You might ask, why do banks lend out such huge mounds of money to people they know will not ever pay the full balance, because they are incapable of sustaining such high debt load? And why do so with unsecured credit, in other words, based on a promise to pay, without any collateral? We might instinctively believe that the amount of deposits a bank holds gives it “value”. Our instincts are wrong. The reality is that in accounting, the deposits are considered a liability. Why so? Because the bank has to pay the deposit back. So what gives a bank real “value”, is put it simply, assets, are operations that will generate money for it, among them, loans.
Although secure loans are safe, they generate a little spread (the difference between the cost of money to the bank, and the interest paid by the borrower). The real bucks are in unsecured credit, such as credit cards. Additionally, not only are there big bucks in unsecured credit, but also “big fat”.
In this day and age of mega bank mergers, banks have to prove they are good prospective partners by the sheer volume of loans on their portfolios - the fat. Not only that, it does not matter for a bank that you are only paying the minimum due every month. If you that, you are giving them profit, which is what they need to build fat for potential mergers, and build value in their balance sheets, wherefrom big year-end bonus will come for management. Really, a 65 year old bank president cares less if you are still going to be paying your credit card 20 years from then, he wants his bonus now! So, in a nutshell, the “system” serves them well, even if they know an “x” number of people will eventually file for bankruptcy or simply stop paying the bills.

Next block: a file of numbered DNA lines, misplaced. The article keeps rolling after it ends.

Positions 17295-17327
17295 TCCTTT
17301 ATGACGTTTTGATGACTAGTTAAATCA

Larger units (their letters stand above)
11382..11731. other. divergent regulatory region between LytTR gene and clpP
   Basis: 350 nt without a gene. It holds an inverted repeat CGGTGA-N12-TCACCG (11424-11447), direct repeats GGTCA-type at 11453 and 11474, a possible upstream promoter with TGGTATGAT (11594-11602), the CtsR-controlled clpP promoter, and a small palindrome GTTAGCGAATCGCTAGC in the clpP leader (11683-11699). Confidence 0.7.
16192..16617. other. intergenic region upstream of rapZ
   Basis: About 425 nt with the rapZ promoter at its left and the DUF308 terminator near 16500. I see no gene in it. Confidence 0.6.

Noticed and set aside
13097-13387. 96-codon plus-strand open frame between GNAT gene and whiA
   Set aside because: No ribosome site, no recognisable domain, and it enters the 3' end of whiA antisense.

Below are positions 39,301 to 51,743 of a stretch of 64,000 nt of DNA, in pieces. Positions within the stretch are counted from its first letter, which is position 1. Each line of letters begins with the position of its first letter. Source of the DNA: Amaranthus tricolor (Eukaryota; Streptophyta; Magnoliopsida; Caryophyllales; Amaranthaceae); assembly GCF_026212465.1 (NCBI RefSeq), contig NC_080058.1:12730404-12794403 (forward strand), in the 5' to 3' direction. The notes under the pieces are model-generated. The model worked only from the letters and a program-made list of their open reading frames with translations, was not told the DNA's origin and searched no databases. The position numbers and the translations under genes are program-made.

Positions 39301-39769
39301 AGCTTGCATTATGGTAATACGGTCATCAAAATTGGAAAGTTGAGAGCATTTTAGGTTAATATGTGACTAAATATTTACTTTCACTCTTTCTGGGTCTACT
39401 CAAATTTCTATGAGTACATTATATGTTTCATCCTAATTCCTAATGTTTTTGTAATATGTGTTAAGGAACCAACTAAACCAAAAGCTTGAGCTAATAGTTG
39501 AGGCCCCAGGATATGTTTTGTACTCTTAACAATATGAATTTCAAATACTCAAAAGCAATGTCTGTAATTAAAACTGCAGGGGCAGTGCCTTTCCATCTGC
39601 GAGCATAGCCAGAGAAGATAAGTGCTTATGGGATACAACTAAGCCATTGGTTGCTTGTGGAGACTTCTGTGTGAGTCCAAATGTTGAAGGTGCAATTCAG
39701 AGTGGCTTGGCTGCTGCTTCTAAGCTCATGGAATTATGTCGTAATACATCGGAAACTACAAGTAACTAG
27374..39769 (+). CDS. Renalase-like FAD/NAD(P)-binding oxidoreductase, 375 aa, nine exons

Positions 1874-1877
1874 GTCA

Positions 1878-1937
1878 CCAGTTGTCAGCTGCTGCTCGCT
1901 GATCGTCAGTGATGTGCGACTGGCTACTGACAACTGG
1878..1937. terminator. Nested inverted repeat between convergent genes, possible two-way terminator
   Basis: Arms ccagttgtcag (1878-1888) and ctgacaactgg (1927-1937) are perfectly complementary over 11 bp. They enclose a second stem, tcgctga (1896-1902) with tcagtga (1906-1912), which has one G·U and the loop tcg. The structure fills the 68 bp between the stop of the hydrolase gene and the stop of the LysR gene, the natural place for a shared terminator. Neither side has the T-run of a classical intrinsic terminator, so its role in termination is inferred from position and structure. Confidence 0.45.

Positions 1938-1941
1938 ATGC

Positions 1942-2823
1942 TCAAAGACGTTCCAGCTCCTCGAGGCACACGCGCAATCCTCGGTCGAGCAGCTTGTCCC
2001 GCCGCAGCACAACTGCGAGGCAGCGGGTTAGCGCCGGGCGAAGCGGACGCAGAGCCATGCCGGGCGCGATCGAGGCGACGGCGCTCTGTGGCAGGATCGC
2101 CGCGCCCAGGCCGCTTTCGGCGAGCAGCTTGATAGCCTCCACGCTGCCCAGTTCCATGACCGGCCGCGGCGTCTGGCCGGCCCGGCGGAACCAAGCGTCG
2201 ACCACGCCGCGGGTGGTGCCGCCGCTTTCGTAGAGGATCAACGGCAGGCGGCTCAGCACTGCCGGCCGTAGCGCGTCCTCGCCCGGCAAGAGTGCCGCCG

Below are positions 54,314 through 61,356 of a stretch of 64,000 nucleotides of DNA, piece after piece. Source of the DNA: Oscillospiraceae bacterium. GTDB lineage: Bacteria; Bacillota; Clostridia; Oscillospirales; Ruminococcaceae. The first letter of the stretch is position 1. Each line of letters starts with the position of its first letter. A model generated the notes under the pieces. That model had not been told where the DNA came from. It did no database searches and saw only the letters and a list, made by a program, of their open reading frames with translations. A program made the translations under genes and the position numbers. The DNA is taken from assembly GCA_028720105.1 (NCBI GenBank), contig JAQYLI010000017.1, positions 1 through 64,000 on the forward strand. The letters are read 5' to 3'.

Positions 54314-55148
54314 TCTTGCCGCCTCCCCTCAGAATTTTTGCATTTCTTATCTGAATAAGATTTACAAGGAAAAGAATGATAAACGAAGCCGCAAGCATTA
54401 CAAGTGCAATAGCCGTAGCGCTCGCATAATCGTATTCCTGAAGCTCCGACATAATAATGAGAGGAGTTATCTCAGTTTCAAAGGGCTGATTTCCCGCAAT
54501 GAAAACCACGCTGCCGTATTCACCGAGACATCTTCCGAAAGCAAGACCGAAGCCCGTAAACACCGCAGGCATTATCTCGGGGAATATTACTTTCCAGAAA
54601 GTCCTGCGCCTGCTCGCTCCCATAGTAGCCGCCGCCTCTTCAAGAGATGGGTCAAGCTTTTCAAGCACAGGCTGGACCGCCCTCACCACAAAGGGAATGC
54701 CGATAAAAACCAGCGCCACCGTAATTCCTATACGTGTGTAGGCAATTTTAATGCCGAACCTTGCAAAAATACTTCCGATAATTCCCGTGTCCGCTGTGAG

Some folks have taken the position that bankruptcy might be a good way to “get back at the system”, essentially becoming professional Chapter 7 filers. However, the bankruptcy laws have been changed, and the general opinion is that the new law will not make life easier for debtors. Using bankruptcy “to get back at the system” is indeed a thing of the past.
So, my advice to you is, keep the number of credit cards you have to a minimum. If you can, pay off your entire balance at the end of the month. If you can’t, never pay only the minimum due. If at all possible, don’t get any store credit cards, which always have high APRs from the start, and which are generally more aggressive collectors. Use the old system of saving money to make major purchases and never exceed a year’s income in credit card debt. Don’t let the situation get out of hand: consolidating your debt might be a good idea, and always do it sooner, rather than later.
YOU CANNOT WIN THE CREDIT CARD ROULETTE. DON’T TRY IT.